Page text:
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Dissecting the Regulatory Strategies of NF-κB RelA Target Genes in the Inflammatory Response Reveals Differential Transactivation Logics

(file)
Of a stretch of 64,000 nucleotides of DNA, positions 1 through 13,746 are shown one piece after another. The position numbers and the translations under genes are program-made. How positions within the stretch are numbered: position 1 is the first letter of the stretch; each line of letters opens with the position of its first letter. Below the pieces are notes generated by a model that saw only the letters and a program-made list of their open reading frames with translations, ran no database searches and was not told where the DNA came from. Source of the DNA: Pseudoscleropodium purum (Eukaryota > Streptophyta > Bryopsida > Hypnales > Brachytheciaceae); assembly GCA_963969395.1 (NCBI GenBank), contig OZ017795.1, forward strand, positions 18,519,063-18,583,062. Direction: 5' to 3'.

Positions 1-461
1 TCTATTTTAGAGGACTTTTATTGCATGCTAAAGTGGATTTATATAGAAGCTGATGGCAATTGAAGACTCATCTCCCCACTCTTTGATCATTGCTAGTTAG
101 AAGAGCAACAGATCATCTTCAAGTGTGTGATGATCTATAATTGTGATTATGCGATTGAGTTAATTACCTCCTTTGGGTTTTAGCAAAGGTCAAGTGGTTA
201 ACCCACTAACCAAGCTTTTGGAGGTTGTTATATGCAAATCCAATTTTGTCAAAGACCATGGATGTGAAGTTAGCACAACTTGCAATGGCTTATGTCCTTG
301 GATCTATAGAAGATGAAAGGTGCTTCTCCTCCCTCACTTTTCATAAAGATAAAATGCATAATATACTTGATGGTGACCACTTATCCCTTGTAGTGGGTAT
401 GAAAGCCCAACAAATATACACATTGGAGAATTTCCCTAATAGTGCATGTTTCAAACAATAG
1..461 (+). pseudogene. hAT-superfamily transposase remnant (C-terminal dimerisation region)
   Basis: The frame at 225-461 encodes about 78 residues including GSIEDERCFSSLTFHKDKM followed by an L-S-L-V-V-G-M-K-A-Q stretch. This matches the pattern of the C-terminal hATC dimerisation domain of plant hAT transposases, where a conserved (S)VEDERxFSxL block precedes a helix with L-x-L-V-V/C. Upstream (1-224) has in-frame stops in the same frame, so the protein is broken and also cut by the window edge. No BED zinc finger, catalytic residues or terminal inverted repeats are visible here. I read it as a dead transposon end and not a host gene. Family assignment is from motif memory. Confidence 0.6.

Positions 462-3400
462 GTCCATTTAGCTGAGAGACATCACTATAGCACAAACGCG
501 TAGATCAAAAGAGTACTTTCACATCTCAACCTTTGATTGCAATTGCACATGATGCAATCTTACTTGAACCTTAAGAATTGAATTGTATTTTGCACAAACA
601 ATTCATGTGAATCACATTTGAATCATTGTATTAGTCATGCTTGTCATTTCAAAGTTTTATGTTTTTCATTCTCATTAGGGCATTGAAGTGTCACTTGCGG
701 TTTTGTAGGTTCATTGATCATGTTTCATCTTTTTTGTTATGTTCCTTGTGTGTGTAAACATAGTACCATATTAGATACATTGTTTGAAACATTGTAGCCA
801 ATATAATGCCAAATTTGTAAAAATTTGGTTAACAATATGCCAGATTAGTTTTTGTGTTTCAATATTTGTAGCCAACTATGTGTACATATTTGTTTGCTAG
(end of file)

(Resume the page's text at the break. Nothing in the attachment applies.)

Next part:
Nuclear factor κB (NF-κB) RelA is the potent transcriptional activator of inflammatory response genes. We stringently defined a list of direct RelA target genes by integrating physical (chromatin immunoprecipitation sequencing [ChIP-seq]) and functional (RNA sequencing [RNA-seq] in knockouts) datasets. We then dissected each gene's regulatory strategy by testing RelA variants in a primary-cell genetic-complementation assay. All endogenous target genes require RelA to make DNA-base-specific contacts, and none are activatable by the DNA binding domain alone. However, endogenous target genes differ widely in how they employ the two transactivation domains. Through model-aided analysis of the dynamic time-course data, we reveal the gene-specific synergy and redundancy of TA1 and TA2. Given that post-translational modifications control TA1 activity and intrinsic affinity for coactivators determines TA2 activity, the differential TA logics suggests context-dependent versus context-independent control of endogenous RelA-target genes. Although some inflammatory initiators appear to require co-stimulatory TA1 activation, inflammatory resolvers are a part of the NF-κB RelA core response.

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